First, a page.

The diverse range of materials that are used as excipients and the variety of markets served by companies that produce them make standard setting much harder for the excipient sector than for APIs, Moore says. Croda, for example, manufactures oleochemicals used in both pharmaceuticals and personal care products. Drugs represent less than 1% of the market for some chemicals sold as excipients. Submitting the sector to the kind of customer and regulatory auditing that API producers face, he says, would be incredibly onerous.
“For a company like Croda, instead of doing one or two audits a month, we would be doing 10 to 20. That’s clearly impossible,” Moore says. And audits are already backing up across the industry, he adds. “Some manufacturers now have sites where customers come by and want to audit, and they’re told, ‘Okay, in November.’ The customer replies, ‘We can’t wait six months,’ and they’re told, ‘Oh, you don’t understand. We mean November 2014!’ ”
Moore notes that Excipact was launched with the express goal of developing third-party certification of excipient manufacturers, suppliers, and distributors. The group’s approach is to approve auditors who will certify that a manufacturer has a suitable quality system in place and is following it. Excipact is basing certification on companies having ISO 9000 quality certification and meeting a cGMP annex to the International Organization for Standardization (ISO) standard that it has developed.
So far, Excipact has approved two auditing firms, Switzerland’s SGS and Germany’s Blue Inspection Body, to certify producers. It has presented the program to regulators and trade groups in Latin America and Asia and will launch its U.S. chapter at ExcipientFest, an annual conference and exhibition to be held in Baltimore next week.
In the U.S., however, IPEC’s cGMP guidelines are on the verge of receiving an ANSI endorsement, which could elevate them to an FDA-enforceable standard. Dale Carter, global quality director for the excipient manufacturer J.M. Huber, is among the executives who note that the proliferation of standards bodies could magnify confusion about certifying excipient quality.
“What is the manufacturing standard you audit against, Excipact or ANSI?” Carter asks. “And if you are operating a big petroleum site and a customer isn’t even buying directly—if they are taking gallons when you ship railcars—you might drop the pharmaceutical line.” This could lead to shortages of key excipients or worse: “The downside is that business may go to less reputable suppliers that are harder to audit,” he says.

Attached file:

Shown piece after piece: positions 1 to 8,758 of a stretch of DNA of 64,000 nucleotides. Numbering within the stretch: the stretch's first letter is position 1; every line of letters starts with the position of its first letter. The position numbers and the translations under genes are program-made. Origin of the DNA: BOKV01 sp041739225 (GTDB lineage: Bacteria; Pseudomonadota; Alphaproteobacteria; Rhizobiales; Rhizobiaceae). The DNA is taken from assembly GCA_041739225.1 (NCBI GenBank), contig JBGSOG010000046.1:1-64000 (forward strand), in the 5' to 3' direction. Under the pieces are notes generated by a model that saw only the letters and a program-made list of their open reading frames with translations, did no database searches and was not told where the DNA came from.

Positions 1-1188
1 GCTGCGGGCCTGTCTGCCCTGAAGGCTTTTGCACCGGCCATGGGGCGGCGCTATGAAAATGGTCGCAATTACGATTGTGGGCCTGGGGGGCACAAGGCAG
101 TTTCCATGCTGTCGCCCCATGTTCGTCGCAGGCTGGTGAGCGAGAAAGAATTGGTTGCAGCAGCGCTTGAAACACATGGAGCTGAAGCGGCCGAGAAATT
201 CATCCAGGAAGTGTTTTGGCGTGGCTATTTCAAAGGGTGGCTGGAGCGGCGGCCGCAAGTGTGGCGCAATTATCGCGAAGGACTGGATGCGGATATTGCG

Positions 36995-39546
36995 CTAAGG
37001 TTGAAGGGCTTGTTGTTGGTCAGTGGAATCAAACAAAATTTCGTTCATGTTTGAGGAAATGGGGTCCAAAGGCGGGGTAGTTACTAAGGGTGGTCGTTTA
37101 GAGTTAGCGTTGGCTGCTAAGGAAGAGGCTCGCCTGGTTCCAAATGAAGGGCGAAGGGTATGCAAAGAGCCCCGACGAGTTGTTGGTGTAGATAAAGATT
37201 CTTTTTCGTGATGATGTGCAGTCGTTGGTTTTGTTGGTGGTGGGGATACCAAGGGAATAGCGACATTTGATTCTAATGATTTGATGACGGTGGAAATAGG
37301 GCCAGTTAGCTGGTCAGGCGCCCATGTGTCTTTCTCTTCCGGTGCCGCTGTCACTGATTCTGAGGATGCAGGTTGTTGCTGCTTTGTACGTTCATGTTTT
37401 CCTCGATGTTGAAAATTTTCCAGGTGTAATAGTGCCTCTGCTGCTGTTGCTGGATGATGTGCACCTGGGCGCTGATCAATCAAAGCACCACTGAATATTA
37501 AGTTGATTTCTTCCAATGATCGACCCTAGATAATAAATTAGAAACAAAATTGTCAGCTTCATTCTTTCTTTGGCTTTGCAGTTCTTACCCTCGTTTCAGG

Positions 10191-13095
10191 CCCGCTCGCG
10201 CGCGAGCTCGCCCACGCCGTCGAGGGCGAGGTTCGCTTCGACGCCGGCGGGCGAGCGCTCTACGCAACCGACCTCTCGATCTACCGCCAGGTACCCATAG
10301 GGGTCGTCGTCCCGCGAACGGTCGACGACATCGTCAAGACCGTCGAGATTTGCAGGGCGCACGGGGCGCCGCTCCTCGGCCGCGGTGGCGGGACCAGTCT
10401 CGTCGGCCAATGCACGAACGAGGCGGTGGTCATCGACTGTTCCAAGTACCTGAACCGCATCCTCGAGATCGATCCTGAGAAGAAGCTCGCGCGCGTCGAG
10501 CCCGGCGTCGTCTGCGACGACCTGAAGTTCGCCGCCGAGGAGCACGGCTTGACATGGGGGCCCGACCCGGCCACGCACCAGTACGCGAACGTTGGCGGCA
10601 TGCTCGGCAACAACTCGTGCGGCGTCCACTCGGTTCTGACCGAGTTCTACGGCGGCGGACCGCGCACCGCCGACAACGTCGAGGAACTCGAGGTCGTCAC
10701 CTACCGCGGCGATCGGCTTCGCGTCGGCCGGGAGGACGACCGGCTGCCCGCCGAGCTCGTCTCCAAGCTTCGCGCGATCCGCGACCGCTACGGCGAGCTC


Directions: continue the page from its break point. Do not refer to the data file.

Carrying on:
Irwin Silverstein, chief operating officer of International Pharmaceutical Excipients Auditing (IPEA), a U.S. offshoot of IPEC that has established an auditing regime for excipients, acknowledges the confusion and risk surrounding audits. He says IPEA intends to work closely with Excipact on implementing a harmonized auditing scheme.
But the two groups have distinctly different approaches, he says. Whereas Excipact auditors base certification on compliance with ISO 9000 and its cGMP annex, IPEA has put in place a team of independent auditors, mostly former chemical industry quality managers, to conduct more thorough cGMP audits.
At least one excipient producer says it’s ready for an API-like auditing regime. Illinois-based Pfanstiehl manufactures excipients, mostly sugars, under the same cGMP standards that it applies to the APIs it makes, says Eduardo Mar, the firm’s R&D director. About 70% of the company’s products for the pharmaceutical market are excipients, including sugars used in parenteral therapies. “Endotoxins are a critical issue,” Mar says.
He applauds the push toward auditing all excipients, noting it has emerged despite little change on the regulatory front. “It has been company culture and risk assessment driving people to buy higher-value products, either cGMP-compliant or having the same quality characteristics,” Mar says.
Silverstein agrees, adding that a manageable auditing system for excipients is within reach. “It’s my contention that this could be handled well enough by industry with appropriate oversight from FDA,” he says. IPEA has invited FDA to verify that the IPEA certification board is auditing appropriately. He notes that IPEA is training Excipact’s auditors.
As for the likelihood that the U.S. and European auditing models will compete, “I would hate to think that that’s the case,” Silverstein says. “There is too much business out there to consider ourselves competitors.”